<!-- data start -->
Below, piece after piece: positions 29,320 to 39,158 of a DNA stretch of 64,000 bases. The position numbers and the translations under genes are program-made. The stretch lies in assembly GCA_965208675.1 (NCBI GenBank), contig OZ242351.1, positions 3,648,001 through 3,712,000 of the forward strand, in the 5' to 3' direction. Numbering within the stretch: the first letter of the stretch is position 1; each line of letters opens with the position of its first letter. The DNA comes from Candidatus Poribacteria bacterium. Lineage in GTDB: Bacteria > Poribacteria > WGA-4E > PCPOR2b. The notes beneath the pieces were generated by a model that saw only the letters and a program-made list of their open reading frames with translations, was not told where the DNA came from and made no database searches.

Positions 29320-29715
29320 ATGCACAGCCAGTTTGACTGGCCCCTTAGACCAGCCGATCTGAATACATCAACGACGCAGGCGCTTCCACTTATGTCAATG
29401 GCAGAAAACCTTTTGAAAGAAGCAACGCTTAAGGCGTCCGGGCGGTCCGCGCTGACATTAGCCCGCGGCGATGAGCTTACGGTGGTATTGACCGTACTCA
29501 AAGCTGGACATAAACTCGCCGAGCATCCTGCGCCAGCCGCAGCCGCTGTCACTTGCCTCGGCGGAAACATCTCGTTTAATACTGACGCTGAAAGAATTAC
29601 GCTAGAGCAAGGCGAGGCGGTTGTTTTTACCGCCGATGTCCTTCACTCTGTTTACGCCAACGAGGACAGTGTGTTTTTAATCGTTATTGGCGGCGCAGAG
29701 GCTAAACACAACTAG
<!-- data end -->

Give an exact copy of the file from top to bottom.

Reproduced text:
Below, piece after piece: positions 29,320 to 39,158 of a DNA stretch of 64,000 bases. The position numbers and the translations under genes are program-made. The stretch lies in assembly GCA_965208675.1 (NCBI GenBank), contig OZ242351.1, positions 3,648,001 through 3,712,000 of the forward strand, in the 5' to 3' direction. Numbering within the stretch: the first letter of the stretch is position 1; each line of letters opens with the position of its first letter. The DNA comes from Candidatus Poribacteria bacterium. Lineage in GTDB: Bacteria > Poribacteria > WGA-4E > PCPOR2b. The notes beneath the pieces were generated by a model that saw only the letters and a program-made list of their open reading frames with translations, was not told where the DNA came from and made no database searches.

Positions 29320-29715
29320 ATGCACAGCCAGTTTGACTGGCCCCTTAGACCAGCCGATCTGAATACATCAACGACGCAGGCGCTTCCACTTATGTCAATG
29401 GCAGAAAACCTTTTGAAAGAAGCAACGCTTAAGGCGTCCGGGCGGTCCGCGCTGACATTAGCCCGCGGCGATGAGCTTACGGTGGTATTGACCGTACTCA
29501 AAGCTGGACATAAACTCGCCGAGCATCCTGCGCCAGCCGCAGCCGCTGTCACTTGCCTCGGCGGAAACATCTCGTTTAATACTGACGCTGAAAGAATTAC
29601 GCTAGAGCAAGGCGAGGCGGTTGTTTTTACCGCCGATGTCCTTCACTCTGTTTACGCCAACGAGGACAGTGTGTTTTTAATCGTTATTGGCGGCGCAGAG
29701 GCTAAACACAACTAG